Last month, the California Supreme Court overruled longstanding precedent and restored to full force the fraud exception to California's parol evidence rule. In Riverisland Cold Storage, Inc. v. Fresno-Madera Production Credit Association, No. S190581 (Cal. Jan. 14, 2013) (Riverisland), the Court held that the parol evidence rule does not exclude evidence of promissory fraud, regardless of whether the fraudulent promise directly contradicts the written terms of the contract at issue. The Riverisland decision removes a significant hurdle that insureds had faced to presenting evidence that insurers had misrepresented the terms of a policy.

The Parol Evidence Rule and Pendergrass

In a contract dispute, such as an insurance coverage dispute, the parol evidence rule generally bars a litigant from introducing evidence of any prior or contemporaneous oral agreement that contradicts the terms of an integrated written agreement. Cal. Civ. Proc. Code § 1856; Cal. Civ. Code § 1625. Courts often describe the purpose of the parol evidence rule to ensure that bargaining parties are able to express a final, deliberate statement of their agreement in writing, and to eliminate uncertainty surrounding prior negotiations where all terms of the agreement are integrated into a single written contract.

The parol evidence rule is subject to a number of important exceptions, including an exception allowing parol evidence of fraud. Cal. Civ. Proc. Code § 1856(g). This fraud exception, however, was significantly limited by the California Supreme Court in a 1935 decision, Bank of America v. Pendergrass, 4 Cal. 2d 258 (1935) (Pendergrass).

The Pendergrass action was filed by Bank of America to recover on a secured promissory note. While the note required payment on demand, the defendant farmers alleged that the bank had assured them that it would not enforce the note until after the farmers had time to raise and sell their crop. According to the farmers, the bank's recovery action was in violation of this promise. Pendergrass, 4 Cal. 2d at 261–62.

The Pendergrass Court refused to permit evidence of the bank's assurance, finding such evidence to be parol evidence and not subject to the fraud exception to the parol evidence rule. Evidence of fraud, the Pendergrass Court held, could only be admitted to establish some independent fact or representation relating to the written contract, such as fraud in the inducement. It could not be introduced to contradict the written terms of the contract. Pendergrass, 4 Cal. 2d at 263–64.

Riverisland Revives the Fraud Exception

Almost eighty years after it issued its opinion in Pendergrass, the California Supreme Court reversed course in Riverisland. Riverisland involved a debt restructuring, in which the borrowers were promised a forbearance period, during which time the lending credit association would not foreclose on the loan. During restructuring discussions, the vice president of the credit association allegedly assured the borrowers that this forbearance period was two years. In truth, the written terms of the loan provided only a three-month forbearance period. Riverisland, No. S190581, at pp. 2–3.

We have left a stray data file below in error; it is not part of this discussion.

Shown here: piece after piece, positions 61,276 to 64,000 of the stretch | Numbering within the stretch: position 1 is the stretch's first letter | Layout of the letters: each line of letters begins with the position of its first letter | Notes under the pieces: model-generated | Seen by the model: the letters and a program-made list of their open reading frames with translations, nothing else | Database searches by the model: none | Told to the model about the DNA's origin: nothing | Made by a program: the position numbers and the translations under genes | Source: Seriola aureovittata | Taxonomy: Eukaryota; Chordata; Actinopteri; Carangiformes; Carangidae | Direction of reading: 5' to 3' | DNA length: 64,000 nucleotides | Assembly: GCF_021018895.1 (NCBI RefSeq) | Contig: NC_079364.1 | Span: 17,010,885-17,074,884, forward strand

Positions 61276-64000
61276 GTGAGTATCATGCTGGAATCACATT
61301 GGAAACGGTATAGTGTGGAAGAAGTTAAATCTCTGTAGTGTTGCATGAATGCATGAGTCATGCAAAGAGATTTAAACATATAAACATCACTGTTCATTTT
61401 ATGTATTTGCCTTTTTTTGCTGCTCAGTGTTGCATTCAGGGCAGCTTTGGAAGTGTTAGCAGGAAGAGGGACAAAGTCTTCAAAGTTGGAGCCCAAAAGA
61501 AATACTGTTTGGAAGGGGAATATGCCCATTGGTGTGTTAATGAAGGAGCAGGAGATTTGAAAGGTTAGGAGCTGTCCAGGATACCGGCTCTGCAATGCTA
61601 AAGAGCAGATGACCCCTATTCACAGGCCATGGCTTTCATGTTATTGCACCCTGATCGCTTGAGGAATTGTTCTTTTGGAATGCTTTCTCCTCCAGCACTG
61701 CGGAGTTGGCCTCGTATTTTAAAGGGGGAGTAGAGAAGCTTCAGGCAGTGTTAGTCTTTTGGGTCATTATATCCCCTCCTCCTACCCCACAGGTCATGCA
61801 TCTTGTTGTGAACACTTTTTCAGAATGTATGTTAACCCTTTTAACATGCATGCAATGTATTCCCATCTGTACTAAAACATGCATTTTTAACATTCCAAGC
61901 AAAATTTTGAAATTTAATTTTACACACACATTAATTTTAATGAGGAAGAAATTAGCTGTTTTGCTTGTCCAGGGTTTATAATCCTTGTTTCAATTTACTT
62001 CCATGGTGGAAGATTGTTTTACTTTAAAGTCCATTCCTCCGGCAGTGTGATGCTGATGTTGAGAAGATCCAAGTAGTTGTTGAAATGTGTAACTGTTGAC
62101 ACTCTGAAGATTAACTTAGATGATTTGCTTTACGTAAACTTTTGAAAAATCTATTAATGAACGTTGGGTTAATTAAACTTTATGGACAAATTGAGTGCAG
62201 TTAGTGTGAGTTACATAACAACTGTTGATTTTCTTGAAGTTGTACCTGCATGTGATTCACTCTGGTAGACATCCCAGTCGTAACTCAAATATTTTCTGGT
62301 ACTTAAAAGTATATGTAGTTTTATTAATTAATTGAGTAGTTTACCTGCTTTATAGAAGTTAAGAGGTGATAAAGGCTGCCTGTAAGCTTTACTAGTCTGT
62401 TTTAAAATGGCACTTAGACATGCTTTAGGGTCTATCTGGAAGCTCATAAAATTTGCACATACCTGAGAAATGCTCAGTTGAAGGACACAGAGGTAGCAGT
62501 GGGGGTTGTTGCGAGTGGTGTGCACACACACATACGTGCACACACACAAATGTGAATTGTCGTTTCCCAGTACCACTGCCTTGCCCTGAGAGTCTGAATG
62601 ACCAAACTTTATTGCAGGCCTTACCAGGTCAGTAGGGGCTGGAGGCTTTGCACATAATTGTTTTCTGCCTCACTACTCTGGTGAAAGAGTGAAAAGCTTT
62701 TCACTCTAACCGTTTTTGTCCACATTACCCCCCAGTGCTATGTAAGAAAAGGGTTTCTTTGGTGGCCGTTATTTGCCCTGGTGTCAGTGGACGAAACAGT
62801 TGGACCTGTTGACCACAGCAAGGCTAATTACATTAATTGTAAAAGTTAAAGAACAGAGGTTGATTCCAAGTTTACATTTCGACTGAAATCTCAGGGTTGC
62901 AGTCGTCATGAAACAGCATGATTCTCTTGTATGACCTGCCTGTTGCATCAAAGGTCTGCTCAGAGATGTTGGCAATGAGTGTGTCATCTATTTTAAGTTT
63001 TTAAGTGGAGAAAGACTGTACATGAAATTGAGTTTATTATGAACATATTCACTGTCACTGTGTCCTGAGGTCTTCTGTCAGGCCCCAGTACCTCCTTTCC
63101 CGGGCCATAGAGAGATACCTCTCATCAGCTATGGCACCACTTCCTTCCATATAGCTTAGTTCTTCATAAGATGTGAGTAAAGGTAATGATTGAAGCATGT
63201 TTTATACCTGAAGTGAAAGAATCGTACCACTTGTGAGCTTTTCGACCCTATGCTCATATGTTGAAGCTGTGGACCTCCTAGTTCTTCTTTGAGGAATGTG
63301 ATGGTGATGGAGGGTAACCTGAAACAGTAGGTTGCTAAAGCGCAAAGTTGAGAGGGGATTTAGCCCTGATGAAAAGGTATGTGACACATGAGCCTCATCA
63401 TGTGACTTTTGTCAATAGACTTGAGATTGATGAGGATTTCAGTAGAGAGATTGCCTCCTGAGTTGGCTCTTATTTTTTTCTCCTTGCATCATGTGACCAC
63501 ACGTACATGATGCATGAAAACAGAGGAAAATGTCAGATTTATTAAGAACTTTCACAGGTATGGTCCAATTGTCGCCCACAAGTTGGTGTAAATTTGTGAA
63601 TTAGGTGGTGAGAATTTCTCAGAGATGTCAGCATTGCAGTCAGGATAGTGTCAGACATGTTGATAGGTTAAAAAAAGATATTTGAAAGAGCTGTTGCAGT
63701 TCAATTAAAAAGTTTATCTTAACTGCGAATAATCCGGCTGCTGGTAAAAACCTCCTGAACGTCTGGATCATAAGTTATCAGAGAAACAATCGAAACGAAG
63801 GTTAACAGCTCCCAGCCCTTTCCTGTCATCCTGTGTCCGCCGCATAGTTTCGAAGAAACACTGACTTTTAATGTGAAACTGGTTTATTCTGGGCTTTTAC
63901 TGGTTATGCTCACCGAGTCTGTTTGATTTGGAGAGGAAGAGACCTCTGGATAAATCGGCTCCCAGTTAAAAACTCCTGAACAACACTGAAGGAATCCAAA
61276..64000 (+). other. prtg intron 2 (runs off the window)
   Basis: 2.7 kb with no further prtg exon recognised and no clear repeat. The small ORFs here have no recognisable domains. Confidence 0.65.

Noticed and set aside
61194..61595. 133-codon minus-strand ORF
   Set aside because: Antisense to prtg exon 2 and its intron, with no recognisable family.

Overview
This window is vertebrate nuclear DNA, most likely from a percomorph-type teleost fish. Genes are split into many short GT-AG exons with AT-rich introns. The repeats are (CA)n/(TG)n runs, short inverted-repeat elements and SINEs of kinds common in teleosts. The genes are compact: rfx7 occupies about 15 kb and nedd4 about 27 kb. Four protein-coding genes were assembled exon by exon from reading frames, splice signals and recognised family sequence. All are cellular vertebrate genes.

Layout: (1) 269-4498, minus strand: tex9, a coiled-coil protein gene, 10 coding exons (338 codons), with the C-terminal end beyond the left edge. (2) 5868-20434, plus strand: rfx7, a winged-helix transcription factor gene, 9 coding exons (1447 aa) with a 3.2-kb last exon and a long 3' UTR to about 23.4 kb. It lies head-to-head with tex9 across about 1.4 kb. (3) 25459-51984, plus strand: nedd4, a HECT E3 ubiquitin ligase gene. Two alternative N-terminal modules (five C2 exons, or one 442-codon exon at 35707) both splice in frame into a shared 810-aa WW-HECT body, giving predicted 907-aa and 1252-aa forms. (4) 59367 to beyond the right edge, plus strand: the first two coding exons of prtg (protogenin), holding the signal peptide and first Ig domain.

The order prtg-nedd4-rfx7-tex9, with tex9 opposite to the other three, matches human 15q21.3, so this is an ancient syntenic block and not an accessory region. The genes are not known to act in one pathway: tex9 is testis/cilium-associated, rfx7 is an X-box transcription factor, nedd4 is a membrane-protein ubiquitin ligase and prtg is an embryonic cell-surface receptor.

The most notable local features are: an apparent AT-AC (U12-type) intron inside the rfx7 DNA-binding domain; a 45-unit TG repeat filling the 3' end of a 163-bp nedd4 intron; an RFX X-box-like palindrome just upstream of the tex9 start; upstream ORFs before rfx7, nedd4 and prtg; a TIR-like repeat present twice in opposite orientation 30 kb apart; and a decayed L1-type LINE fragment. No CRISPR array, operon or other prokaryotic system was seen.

The borrowers failed to make their payments, and the credit association initiated foreclosure proceedings one year after the loan had been issued. The borrowers brought a separate action seeking damages for fraud and negligent misrepresentation, based on the enforcement of the loan during the two-year forbearance period. The trial court, relying on Pendergrass, granted the credit association's motion for summary judgment. The California Court of Appeals reversed and the California Supreme Court granted a petition for review. Riverisland, No. S190581, at pp. 3–4.

The California Supreme Court reconsidered Pendergrass and expressly overruled the 1935 decision. The Court determined that Pendergrass was inconsistent with the statute it purported to follow, California Code of Civil Procedure section 1856, as well as settled case law. The Court held that, while the Pendergrass Court sought to prevent fraud and perjury, the decision actually interfered with the protection against promissory fraud afforded by California law. "It was never intended," the Court held, "that the parol evidence rule should be used as a shield to prevent the proof of fraud." Riverisland, No. S190581, at pp. 16–17 (quoting Ferguson v. Koch, 204 Cal. 342, 347 (Cal. 1928)).

Riverisland's Potential Impact on Insurance Disputes

The overruling of Pendergrass provides a path for claims of promissory fraud brought by insureds against insurers in certain circumstances, even where the fraudulent misrepresentations are at odds with the policy language. The California Supreme Court's decision removes an argument that the parol evidence rule excludes evidence of fraud based on promises at variance with the terms of a written agreement.

Such a claim may, however, be difficult to prove. As the Riverisland Court reiterated, promissory fraud requires a showing of justifiable reliance, and an insured may find it difficult to establish that its reliance on the promises of an insurer was justifiable when those promises contradicted the language of the policy. See, e.g., Hackethal v. National Casualty Co., 189 Cal. App. 3d 1102, 1110–12 (Cal. Ct. App. 1987) (holding reliance on agent's misrepresentation of coverage was unjustifiable as a matter of law where coverage was described in policy).

Read the California Supreme Court's full opinion here.

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